Where to Eat, Drink and Play in Savannah, the South’s Most Decadent Destination
Georgia’s infamous Ghost Coast is the ultimate party spot for scary-fun shenanigans.
Strolling through the manicured squares of this picturesque coastal city, you’d be forgiven for thinking that time stopped around, say, the Lincoln Administration. Gothic architecture, ancient moss-covered oaks and statues of Revolutionary War generals on bucking broncos transport you to a bygone era free from Instagram hotties, electric supercars and even those wily Kardashians.
Then you look down, see the craft cocktail in your hand — thank you, liberal open container laws! — and realize you’re actually in one of the hottest food, drink and party spots this side of the Mason-Dixon line.
Welcome to Savannah, the Hostess City of the South.
This mix of old and new, of highbrow and low, is what gives the city its wholly unique character. Around the corner from an elegant Lowcountry restaurant in a historic Colonial mansion is a hole-in-the-wall dive with $2 cans of Miller Lite. Down the street from that haunted square supposedly built on mass graves is a trendy vegan cafe with a cold brew that’s, well, to die for.
And as for all those ghost stories about the restless undead who continue to inhabit the “most haunted” city in the South? They’re all the more convincing when perched on a barstool, chatting with locals and enjoying some of the tastiest grub you’ve ever eaten.
Here’s how to do Savannah right:
Strategically located on a river, by the ocean, with farms and livestock nearby, Savannah is the ideal place for restaurants of all kinds to flourish. Throw in a tradition for fine Southern cooking and a bustling food scene welcoming to young chefs, and you have a foodie paradise.
James Beard Award-winner Sean Brock runs the show at Husk, where he highlights, deliciously, the unique ingredients of coastal Georgia. (Our Bible Belt-bred waiter said nothing would touch the table that wasn’t from the South, and we believed him.) The fried chicken is perfect.
Cotton & Rye also features modern interpretations of time-honored dishes, with all breads, pickling and charcuterie done on premise. Their house bacon brings the shrimp & grits to a whole other level.
Speaking of shrimp, the must-hit seafood spot is a 20-minute Uber ride from downtown. As the name suggests, The Wyld Dock Bar is right on the water… and you can taste it in the oysters, crabs and fish tacos. Just make sure to get there in time to order a painkiller slushy (their signature drink) and watch the sunset.
The Upstream Supreme Toast at Collins Quarter, topped with pastrami-style cured salmon, mascarpone cheese and crispy fried capers, might be the ultimate brunch dish. Like the city itself, The Grey — housed in a former Greyhound bus station — goes high/low with its utterly decadent foie & grits. The brand new Emporium Kitchen is already making its mark, with an instant-classic burger.
When you’re done with your meal, wait on line with everybody else for a couple of scoops of tutti frutti at the legendary Leopold’s Ice Cream. They literally invented the flavor.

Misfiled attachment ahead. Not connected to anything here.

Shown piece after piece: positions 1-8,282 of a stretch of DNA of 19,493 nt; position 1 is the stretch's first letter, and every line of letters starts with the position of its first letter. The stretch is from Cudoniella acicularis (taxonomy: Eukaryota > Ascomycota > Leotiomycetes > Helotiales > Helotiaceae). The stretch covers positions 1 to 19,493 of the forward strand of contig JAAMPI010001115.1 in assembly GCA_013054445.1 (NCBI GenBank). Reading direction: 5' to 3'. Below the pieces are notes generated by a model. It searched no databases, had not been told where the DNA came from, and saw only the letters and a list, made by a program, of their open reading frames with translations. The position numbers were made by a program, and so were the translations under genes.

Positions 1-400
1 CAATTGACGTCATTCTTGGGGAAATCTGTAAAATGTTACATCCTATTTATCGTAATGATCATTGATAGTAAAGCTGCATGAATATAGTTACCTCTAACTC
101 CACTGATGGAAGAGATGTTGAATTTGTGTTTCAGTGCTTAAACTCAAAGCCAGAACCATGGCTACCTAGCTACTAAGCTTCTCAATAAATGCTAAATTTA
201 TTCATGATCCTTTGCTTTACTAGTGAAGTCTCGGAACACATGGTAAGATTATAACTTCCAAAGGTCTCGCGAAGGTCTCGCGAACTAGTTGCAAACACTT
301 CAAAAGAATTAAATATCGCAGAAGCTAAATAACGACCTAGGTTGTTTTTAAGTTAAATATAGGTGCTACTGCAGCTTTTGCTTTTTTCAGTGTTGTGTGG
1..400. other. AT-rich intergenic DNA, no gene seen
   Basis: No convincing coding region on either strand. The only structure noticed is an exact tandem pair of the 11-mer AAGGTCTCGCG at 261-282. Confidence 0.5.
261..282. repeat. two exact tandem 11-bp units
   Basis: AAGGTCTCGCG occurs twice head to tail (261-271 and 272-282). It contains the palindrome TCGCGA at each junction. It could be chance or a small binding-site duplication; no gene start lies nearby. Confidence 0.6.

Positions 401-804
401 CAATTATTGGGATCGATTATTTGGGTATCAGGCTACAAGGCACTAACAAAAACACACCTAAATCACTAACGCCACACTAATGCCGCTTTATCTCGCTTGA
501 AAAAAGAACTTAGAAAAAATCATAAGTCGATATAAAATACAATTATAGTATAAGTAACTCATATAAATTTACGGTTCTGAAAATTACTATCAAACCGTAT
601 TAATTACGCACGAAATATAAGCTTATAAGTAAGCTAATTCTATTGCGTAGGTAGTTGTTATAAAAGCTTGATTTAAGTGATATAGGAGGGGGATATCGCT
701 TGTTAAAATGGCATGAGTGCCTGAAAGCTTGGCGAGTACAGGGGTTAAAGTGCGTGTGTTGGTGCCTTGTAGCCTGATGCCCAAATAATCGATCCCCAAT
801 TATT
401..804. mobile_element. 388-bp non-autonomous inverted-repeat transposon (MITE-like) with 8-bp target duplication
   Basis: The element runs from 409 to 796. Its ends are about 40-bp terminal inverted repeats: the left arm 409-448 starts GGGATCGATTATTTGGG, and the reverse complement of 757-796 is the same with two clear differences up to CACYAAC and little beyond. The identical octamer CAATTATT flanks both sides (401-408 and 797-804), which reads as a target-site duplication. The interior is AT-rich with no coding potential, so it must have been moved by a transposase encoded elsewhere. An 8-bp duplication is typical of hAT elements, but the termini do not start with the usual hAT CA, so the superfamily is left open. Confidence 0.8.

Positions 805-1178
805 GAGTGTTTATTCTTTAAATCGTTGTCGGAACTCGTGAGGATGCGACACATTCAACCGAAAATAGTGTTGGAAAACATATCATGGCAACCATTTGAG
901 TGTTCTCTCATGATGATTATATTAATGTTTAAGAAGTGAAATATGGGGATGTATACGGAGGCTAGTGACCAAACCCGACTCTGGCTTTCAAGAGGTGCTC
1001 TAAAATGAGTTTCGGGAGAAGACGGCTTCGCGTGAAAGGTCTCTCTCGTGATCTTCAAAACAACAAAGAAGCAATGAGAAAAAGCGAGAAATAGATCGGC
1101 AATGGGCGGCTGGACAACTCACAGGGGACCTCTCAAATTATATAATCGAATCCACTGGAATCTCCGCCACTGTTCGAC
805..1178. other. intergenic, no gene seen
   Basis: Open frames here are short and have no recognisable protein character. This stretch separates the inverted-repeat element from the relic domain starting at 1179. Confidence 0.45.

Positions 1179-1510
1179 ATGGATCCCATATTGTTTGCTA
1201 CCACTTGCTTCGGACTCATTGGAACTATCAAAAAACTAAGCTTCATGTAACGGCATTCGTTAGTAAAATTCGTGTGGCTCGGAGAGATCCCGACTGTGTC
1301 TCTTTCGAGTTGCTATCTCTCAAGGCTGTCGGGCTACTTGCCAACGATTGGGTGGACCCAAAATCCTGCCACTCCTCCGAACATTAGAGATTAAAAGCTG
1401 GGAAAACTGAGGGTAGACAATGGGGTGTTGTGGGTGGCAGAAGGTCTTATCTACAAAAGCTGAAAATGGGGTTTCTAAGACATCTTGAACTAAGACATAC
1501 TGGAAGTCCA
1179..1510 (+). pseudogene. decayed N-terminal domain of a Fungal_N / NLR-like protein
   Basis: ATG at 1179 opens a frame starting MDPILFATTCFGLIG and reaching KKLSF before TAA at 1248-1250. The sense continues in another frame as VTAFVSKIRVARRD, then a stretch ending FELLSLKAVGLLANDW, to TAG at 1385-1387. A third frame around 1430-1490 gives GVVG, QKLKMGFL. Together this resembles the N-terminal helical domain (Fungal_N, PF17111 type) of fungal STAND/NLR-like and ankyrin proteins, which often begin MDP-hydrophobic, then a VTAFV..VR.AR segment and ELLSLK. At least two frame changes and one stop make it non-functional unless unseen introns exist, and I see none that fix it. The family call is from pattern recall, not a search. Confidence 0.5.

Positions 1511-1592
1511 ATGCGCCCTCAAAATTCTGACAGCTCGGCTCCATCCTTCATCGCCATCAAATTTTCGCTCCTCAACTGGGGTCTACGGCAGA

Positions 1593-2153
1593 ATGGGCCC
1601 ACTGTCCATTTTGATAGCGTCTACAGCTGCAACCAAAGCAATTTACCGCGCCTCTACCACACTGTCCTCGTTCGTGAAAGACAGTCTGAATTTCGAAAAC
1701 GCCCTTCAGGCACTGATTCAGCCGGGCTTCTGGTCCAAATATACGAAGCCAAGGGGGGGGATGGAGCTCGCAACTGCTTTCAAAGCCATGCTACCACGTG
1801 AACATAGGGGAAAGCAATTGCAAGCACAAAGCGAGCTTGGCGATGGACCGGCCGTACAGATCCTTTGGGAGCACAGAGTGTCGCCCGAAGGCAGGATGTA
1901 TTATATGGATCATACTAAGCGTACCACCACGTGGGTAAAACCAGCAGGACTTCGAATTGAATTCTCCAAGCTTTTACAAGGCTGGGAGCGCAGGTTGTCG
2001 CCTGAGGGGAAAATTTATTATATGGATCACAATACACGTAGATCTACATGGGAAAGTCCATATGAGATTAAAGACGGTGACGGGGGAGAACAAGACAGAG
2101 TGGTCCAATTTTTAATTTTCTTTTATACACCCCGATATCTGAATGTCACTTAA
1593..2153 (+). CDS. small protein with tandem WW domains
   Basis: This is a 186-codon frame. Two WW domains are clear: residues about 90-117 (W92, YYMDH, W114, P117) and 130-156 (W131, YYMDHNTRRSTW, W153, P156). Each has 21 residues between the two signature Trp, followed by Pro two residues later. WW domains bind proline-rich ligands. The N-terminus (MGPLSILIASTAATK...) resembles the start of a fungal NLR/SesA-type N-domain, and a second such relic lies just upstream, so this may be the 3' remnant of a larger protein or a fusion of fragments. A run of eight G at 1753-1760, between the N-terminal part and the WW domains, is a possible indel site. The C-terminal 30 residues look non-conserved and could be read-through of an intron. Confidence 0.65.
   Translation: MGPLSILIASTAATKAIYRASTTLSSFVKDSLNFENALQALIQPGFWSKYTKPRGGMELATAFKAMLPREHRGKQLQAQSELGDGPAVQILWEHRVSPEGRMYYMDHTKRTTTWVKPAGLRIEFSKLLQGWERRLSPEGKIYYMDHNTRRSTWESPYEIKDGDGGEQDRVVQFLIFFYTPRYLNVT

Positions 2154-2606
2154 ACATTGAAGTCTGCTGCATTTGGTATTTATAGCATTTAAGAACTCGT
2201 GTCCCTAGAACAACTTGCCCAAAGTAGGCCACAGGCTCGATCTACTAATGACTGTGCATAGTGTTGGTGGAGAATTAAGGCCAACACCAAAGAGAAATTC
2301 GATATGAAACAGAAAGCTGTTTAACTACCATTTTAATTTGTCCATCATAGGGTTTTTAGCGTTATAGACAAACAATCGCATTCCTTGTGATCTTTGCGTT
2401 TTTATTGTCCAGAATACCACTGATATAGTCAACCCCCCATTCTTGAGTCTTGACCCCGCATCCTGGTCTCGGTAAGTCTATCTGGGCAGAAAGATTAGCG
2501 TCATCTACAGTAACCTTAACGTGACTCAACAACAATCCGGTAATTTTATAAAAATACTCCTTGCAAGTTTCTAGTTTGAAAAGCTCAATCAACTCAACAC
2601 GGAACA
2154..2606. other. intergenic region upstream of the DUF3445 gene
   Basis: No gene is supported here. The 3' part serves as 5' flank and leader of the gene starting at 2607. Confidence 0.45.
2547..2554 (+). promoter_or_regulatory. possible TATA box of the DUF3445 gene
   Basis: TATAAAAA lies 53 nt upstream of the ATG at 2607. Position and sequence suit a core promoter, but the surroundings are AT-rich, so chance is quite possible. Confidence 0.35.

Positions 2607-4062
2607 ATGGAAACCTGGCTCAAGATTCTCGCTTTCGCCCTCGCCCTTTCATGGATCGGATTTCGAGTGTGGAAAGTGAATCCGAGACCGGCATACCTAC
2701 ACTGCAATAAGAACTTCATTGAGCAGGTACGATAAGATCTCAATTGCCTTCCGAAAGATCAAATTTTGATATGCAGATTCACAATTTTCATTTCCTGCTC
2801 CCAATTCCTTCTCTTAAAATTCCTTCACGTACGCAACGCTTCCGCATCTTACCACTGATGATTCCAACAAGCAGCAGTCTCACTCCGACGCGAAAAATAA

Whether you’re feeling high-class or down-and-dirty, there’s a place in Savannah for you to drink. On the top of the fancy list sits Artillery, one of the few places in town with an actual dress code. (Leave the sandals at home, Lebowski.) The cocktails are divided into “classic” and “contemporary”; we recommend trying something new, like the whiskey, amaro and absinthe-fueled Man the Guns.
Mixology nerds will love the incredible Alley Cat Lounge, where the epic menu is an actual newspaper filled with quotes, stories and an encyclopedia’s worth of info about booze. If you don’t feel like sitting in a dark basement, the Peregrin Rooftop Lounge offers the uber-trendy Frozé (a frozen rosé), along with panoramic views of the city.
There’s nothing in the world like a great dive, and this town has some of the best we’ve ever been to. Pinkie Masters is legendary, a Savannah institution where Jimmy Carter once stood on the bar to announce that he was running for president. Abe’s on Lincoln is full to the rafters — literally — with sketches of Honest Abe drawn on napkins by artistically inspired (or, more likely, totally wasted) patrons. The bar at the one-of-a-kind American Legion Post 135 is open to the public, complete with pool table, bingo nights and, quite possibly, the cheapest drinks in the country.
We ended our nights doing karaoke at McDonough’s, an Irish pub where, it seemed, the whole city stopped by to bust out a tune before heading to bed.
We’re just happy they liked Billy Joel.
While there are a wealth of hotel options in Savannah, our pick is the newly opened Perry Lane. Located in the downtown historical district, this boutique property is near everywhere you’ll want to go. (Plus, its proximity to McDonough’s means it’s just a short stumble back at the end of the night.) With 167 ultra-modern rooms, a rooftop pool and a library with daily drink tastings, there’s nowhere else we’d rather call home.
We’d be lying if we said that eating and drinking weren’t at the top (and middle and end) of our list of what to do in Savannah, but there are plenty of non-consumable attractions worth checking out. Grab some new duds at the trendy Rat on Bull, treat yourself to a soothing hot towel shave at Bell Barber, geek out on six strings at Benedetto Guitars, and then find a wall-worthy souvenir to bring home at V & J Duncan Antique Maps. Oh, and finally, schedule a nighttime ghost tour with the ghoul-obsessed guides at Genteel & Bard.
If one kind of spirit doesn’t get you in Savannah, the other will.